Communication a factor in managing back-to-school stress - WFSB 3 Connecticut

Communication a factor in managing back-to-school stress

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(WFSB photo) (WFSB photo)

Summer time is almost over and that means it's back to school for students.

Getting back into a routine can be great for some parents and children who like school; however, it can also be a stressful time.

Cody Bernaiche, a fourth grader, said he's excited for the new school year.

"The times tables, the math, I love writing with all my friends," he told Eyewitness News.

Cody's mother said she understands that it can be stressful on a child.

"I have an older son who is in high school and his transition going back to school is little harder than the younger one, but we'll get through it," said Susan Bernaiche, Cody's mother.

To help alleviate some pre-school stress, a child and adolescent psychiatrist at St. Francis Hospital in Hartford recommended parents focus on what she thinks is the major culprit.

"The miscommunication, the lack of communication is the main factor," said Mahreen Raza, who is a child and adolescent psychiatrist.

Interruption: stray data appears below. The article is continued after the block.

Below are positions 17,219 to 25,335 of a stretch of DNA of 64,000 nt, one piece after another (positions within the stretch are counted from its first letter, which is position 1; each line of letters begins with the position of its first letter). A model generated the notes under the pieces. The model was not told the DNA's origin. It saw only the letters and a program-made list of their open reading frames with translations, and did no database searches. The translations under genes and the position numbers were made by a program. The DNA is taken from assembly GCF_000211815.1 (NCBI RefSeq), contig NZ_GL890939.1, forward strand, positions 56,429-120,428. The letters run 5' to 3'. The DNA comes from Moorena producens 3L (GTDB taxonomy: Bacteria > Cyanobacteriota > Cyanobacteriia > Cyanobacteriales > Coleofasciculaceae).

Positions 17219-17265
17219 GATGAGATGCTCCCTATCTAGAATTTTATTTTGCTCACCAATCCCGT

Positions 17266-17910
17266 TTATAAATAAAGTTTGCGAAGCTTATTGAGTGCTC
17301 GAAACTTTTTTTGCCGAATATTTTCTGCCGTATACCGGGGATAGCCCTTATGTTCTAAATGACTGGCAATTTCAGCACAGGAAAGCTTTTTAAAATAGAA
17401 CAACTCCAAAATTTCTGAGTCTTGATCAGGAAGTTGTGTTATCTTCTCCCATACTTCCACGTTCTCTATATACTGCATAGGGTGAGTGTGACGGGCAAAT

Parent-child communication about stress is key in solving the problem altogether, according to Raza.

She said transitioning into a new schedule can be tough for children and take a toll on how much sleep they get.

Raza recommended starting a child's back-to-school routine before they actually go back to school.

"Stick to the schedule of waking up times, bed times, and meal times two to three weeks earlier than school begins," she said.

While bed time needs to be firm, letting children have a little control can help ease the transition. It can be letting them pick their own clothes or lunch snacks.

"Give them choices," Raza said. "Give them some sense of control so that they can have some excitement about the beginning of school."

If those tips don't work, there are a few methods that can help children who have a hard time coping with stress.

Raza said there's always listening to music, painting, drawing and simply taking a walk outside.

If the stress still doesn't go away, Raza said parents may want to call their pediatrician to make sure nothing more serious is happening.

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